Table 1. The top power spot was occupied by some interesting and intriguing folks today. The early show: Howard Rubenstein and guests. Now that we’ve been doing this for a while, we’ve noticed that the master of spin likes to dine, dish and be on his way before most of the other movers and shakers have had a chance to order their Fiji waters. Second shift: Judge Robert Keating presiding over a table full of jovial guests. Here’s an interesting bit of NYC trivia: the bow-tied jurist set up the first Midtown Community Court in Times Square in 1993 when the tourist trap was attracting a whole different type of thrill seeker. His forward-thinking move helped to all but eliminate the low level crime that was so rampant during the mid eighties and early nineties. Remember those dark days?

2. Peter Brown and Time‘s Michael Elliot. The jet-setting Mr. Elliot tells us he is currently based in New York but is splitting his time between Time‘s London office (where he edits the Europe, Middle East and Africa editions) and Hong Kong (for the Asia edition).

3. 60 MinutesSteve Croft and MTV’s John Sykes.

4. Wayne Tabach.

5. Time Inc.’s John Huey with a cool, Grace Kelly-ish blonde we didn’t recognize.

6. MSNBC’s general manager and legal eagle Dan Abrams with Good Morning America‘s newish news anchor Chris Cuomo. Good to see you Chris, after your close call in Iraq …

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Lunch at Michael’s: Gay Talese, John Huey and The Guys

lunch_at_michaels_logo.jpgThe scene at 55th and Fifth resembled something of a men’s club today where the power suits — and ties — ruled. Media machers including Time Inc.’s editor-in-chief John Huey, ad man Jerry Della Femina and the sartorially splendid Gay Talese (who got our attention when he removed his coat and fedora to reveal an eye-catching rust velvet blazer, coordinating vest and yellow tie) broke bread with their equally powerful pals in a dining room. It should be noted, though, that Mr. Huey evened things out a bit by lunching with power gals Martha Nelson of The People Group and “People’s” style director Susan Kaufman. Hope to see more of our favorite gals (Barbara and Diane, where are you?) next week.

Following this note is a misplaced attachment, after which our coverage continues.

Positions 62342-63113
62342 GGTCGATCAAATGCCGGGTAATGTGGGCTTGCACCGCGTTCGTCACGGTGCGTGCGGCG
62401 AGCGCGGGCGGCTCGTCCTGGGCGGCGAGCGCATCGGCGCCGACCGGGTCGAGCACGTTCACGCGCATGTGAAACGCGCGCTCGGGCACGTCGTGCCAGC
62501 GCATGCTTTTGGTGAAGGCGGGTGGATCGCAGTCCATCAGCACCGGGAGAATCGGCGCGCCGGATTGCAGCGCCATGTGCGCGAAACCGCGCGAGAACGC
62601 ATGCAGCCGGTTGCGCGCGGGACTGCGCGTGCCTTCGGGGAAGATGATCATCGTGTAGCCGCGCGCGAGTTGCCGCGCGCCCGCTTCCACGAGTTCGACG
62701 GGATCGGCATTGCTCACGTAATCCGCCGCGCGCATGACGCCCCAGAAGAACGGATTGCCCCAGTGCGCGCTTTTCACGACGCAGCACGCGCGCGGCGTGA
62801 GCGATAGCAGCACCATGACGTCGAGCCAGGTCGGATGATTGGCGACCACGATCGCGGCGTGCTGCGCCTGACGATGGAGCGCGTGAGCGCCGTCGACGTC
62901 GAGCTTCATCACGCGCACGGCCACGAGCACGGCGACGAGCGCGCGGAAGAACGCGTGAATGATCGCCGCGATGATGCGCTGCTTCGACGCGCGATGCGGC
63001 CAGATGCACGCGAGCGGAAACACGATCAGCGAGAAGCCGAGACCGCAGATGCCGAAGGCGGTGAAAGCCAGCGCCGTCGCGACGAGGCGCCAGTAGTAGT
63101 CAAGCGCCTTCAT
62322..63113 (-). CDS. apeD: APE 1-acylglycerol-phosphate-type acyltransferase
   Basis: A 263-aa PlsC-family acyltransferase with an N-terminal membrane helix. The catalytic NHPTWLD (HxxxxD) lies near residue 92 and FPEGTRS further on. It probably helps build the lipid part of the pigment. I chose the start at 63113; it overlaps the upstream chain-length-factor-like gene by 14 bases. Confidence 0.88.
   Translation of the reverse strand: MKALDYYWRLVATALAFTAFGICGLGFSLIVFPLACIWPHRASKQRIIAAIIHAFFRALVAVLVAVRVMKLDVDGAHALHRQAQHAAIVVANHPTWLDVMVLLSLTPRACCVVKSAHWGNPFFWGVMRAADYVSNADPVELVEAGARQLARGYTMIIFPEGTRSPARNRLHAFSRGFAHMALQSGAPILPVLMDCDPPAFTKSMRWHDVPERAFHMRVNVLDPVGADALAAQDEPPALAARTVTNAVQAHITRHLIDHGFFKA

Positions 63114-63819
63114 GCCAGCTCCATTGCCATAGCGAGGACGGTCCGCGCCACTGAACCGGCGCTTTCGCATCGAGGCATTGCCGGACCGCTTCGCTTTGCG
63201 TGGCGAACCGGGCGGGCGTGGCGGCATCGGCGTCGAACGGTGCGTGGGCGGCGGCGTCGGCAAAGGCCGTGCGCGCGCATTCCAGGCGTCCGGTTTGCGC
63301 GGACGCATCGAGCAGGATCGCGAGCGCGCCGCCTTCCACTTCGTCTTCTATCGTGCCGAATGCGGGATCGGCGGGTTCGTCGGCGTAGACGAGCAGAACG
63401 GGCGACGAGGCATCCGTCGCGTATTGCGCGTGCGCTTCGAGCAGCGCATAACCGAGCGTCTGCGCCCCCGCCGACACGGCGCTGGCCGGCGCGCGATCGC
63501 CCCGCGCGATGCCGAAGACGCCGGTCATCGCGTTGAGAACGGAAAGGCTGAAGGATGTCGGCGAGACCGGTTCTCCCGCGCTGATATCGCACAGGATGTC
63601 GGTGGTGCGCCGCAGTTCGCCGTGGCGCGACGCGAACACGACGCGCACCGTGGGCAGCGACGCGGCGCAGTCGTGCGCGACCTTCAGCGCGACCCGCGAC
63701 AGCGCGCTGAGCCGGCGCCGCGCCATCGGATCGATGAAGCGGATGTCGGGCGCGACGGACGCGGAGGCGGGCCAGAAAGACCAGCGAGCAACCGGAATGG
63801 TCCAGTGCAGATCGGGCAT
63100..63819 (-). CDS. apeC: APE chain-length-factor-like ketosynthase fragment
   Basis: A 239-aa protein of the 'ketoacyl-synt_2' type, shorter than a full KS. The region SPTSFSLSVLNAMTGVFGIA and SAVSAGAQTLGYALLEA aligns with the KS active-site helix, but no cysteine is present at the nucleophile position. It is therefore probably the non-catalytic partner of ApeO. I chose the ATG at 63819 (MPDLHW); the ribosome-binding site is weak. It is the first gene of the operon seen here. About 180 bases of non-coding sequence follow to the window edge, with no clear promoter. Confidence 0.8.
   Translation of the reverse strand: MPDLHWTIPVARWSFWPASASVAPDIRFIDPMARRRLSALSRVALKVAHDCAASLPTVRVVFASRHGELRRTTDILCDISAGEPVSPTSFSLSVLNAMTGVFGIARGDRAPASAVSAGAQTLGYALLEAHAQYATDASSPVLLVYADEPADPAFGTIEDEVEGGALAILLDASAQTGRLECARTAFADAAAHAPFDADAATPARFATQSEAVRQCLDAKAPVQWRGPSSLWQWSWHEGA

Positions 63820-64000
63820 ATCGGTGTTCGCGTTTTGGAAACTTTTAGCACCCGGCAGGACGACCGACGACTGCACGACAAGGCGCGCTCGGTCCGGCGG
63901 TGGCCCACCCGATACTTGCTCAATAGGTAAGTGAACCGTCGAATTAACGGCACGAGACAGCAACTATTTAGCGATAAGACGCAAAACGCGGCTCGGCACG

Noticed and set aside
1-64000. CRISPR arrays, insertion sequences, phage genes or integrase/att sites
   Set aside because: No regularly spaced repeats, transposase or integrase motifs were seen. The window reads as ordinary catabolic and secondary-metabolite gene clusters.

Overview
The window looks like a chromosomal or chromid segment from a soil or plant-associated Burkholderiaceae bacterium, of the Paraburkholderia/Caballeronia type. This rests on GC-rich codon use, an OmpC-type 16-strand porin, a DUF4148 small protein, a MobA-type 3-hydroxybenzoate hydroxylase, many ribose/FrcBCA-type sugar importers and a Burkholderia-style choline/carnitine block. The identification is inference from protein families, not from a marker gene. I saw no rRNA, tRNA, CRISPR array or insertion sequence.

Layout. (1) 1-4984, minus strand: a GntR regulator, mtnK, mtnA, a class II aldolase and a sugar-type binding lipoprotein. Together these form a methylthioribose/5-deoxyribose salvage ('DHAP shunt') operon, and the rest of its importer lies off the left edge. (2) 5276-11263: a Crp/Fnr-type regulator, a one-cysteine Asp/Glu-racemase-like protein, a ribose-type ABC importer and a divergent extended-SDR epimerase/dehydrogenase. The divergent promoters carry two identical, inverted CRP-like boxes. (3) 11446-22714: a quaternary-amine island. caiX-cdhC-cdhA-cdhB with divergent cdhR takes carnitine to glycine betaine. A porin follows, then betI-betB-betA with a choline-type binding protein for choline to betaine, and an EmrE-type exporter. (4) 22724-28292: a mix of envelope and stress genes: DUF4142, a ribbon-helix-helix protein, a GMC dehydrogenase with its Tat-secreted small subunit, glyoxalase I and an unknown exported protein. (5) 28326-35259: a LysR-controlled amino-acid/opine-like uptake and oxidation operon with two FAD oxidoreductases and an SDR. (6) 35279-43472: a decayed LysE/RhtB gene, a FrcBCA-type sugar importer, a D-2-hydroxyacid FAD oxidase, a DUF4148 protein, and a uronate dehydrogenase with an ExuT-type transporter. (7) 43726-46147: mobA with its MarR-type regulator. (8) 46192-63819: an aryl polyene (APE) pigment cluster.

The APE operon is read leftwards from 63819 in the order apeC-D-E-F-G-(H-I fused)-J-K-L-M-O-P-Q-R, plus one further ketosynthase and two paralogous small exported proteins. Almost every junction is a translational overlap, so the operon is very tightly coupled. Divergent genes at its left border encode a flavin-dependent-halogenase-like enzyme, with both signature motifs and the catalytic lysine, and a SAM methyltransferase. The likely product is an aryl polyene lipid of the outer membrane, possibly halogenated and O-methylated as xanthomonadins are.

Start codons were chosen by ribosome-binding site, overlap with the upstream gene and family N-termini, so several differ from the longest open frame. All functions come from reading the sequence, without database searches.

We’re were thrilled by how chatty the crowd was today. We made the acquaintance of tech scribe Tucker Hall, who was seated a few stools down from us at the bar, when we overheard him telling a pal that “There’s some blog on mediabistro that writes about the lunch crowd.” His lunch date, Harper Collins editor Peter Hubbard, made our day when he told us that “Lunch” is a must-read around the office. Thanks guys!!

Here’s who we spotted today:

1. Super spin meister Stu Zakim and a host of media movers and shakers who must have had a lot to talk about between bites of their burgers and fries including Business Week‘s Jon Fine (who happens to be the husband of our founder and CEO Laurel Touby), Radarmagazine.com’s Jeff Bercovici, ABC’s Jeffrey Schneider and Patrick Reilly of SIRIUS.

2. Mr. Huey with Ms. Nelson and Ms. Kaufman, who said she was dazzled by divorcee’s Reese Witherspoon‘s (she’s recently spilt from hubby Ryan Phillippe) startlingly young, hip appearance on the red carpet at the Golden Globes. We agree!

3. ‘Mayor’ Joe Armstrong — fresh off jury duty — with publishing legend Gay Talese and Newsweek‘s new number two man, Dan Klaidman. The newly minted managing editor comes from the magazine’s Washington, D.C. bureau.

4. Peter Brown & guest.

5. Designer Arnold Scassi, Parker Ladd and an unidentified friend.

6. Debbie Fine and Estee Lauder’s vice president of global communications, Sally Susman.

7. Ed Adler.

8. New York Social Diary’s David Patrick Columbia and Alice Mason.